The Guardian reports that Buckingham Palace is demanding UK broadcasters remove clips of recent royal footage, including almost all their coverage of Queen Elizabeth II's funeral and memorial.
The BBC, ITV and Sky News have been given until Monday to produce a 60-minute compilation of clips they would like to keep from ceremonial events held across the 10 days of mourning for the Queen. The royal household will then consider whether to veto any proposed inclusions. Once the process is complete, the vast majority of other footage from ceremonial events will then be taken out of circulation. Any news outlets wishing to use unapproved pieces of footage would have to apply to the royal family on a case-by-case basis, even for material that has already been broadcast to tens of millions of people.
"It's completely illogical and doesn't make sense," said one journalist with knowledge of the negotiations. "We're furious that they're trying to restrict how people can relive sombre but important historic events."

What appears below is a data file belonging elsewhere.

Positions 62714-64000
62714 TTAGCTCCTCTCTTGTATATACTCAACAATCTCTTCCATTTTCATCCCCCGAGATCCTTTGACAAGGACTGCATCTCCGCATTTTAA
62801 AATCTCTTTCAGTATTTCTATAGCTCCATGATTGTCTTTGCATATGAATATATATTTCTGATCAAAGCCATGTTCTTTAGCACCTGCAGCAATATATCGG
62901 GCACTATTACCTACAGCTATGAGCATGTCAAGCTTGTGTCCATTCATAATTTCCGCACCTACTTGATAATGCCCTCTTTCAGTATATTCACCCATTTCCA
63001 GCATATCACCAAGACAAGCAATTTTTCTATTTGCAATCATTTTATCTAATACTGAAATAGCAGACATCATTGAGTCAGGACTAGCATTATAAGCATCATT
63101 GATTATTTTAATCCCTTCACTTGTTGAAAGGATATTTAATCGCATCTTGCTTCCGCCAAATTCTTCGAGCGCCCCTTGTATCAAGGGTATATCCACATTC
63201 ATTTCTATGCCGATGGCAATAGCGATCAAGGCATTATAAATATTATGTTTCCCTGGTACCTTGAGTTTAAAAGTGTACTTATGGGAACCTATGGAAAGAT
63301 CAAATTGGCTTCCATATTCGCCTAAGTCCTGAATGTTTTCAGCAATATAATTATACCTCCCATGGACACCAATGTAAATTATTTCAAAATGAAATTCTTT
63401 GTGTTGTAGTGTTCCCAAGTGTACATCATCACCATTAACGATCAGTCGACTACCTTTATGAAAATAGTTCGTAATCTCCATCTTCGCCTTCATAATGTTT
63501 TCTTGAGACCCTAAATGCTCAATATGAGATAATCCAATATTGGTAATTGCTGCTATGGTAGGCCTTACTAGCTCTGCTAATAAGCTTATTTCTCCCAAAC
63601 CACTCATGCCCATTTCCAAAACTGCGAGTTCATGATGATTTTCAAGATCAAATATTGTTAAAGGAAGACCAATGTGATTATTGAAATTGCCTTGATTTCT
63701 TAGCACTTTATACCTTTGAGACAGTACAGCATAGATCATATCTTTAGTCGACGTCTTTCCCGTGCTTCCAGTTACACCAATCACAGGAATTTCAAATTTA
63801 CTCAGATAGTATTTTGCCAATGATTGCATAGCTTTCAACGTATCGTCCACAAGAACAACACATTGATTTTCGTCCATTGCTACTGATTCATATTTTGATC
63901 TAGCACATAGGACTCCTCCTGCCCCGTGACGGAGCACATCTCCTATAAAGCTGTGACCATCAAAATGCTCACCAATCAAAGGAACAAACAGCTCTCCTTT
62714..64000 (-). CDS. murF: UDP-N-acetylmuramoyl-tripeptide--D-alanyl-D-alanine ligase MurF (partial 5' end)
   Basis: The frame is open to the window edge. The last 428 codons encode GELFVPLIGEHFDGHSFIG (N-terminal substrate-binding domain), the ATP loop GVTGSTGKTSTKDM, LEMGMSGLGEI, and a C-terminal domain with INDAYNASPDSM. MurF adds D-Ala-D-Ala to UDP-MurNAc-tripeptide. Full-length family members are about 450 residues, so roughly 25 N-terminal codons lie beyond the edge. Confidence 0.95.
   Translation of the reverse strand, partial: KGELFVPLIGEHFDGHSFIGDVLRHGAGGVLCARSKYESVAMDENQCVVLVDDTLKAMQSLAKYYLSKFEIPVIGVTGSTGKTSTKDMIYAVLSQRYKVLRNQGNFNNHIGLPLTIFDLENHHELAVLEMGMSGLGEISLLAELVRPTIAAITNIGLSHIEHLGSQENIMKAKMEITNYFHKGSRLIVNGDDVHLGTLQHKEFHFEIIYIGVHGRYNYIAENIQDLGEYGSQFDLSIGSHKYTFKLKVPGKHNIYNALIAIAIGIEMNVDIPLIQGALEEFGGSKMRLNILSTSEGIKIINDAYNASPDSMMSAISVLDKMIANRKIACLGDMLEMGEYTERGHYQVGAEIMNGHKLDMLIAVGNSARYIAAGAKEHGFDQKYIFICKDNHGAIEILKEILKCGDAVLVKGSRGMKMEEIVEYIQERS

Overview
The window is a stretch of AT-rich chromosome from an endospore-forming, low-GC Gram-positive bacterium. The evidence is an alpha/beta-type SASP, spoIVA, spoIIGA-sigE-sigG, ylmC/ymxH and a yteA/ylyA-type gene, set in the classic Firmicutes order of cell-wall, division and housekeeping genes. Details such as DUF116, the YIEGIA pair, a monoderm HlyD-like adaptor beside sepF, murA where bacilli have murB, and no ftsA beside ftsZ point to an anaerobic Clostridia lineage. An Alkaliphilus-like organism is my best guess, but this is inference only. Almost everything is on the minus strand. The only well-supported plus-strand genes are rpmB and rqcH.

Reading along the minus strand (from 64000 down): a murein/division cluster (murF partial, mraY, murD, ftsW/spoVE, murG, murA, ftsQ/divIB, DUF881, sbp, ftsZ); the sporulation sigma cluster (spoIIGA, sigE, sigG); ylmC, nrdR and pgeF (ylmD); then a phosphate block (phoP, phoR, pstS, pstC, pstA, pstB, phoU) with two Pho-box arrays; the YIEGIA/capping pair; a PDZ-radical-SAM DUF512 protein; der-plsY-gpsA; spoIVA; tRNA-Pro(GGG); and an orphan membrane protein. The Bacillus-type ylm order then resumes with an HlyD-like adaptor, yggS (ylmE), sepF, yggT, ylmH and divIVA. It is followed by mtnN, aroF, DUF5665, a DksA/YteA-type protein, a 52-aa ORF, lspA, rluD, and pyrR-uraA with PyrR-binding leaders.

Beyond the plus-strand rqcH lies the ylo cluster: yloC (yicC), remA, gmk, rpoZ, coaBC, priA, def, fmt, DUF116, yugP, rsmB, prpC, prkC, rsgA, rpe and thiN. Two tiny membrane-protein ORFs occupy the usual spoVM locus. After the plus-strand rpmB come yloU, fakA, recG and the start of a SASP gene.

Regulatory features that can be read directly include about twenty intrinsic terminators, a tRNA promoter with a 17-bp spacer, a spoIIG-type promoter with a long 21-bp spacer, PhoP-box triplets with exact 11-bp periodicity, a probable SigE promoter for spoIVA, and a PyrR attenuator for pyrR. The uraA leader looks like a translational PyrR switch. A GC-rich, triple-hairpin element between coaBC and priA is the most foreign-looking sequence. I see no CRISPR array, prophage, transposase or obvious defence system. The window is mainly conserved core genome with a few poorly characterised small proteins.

The clips are everywhere and the only possible outcome is more people seeing them.
It isn't clear from The Guardian's story how the palace intends to enforce this or why UK media is bound to comply. Not does it say what happens if the UK media outlets refuse to comply. Sources cry censorship, but from the coverage it appears the only punishment for not complying is displeasure.
If that's it, the real dynamic here is that they're all access journalists dependent on the palace for content, wriggling on the hooks of their own unwritten NDAs. Let's hear more about this WhatsApp group where palace flacks give major broadcasters their marching orders.
The Guardian has previously revealed that the palace vetoed several clips from the Queen's memorial services and banned them from being reused in news reports and social media clips. Royal staff had a WhatsApp group including senior executives from the BBC, ITV and Sky News which they used to control which footage could be used. A member of the royal household would send a message every five minutes either approving or refusing the use of the previous block of video.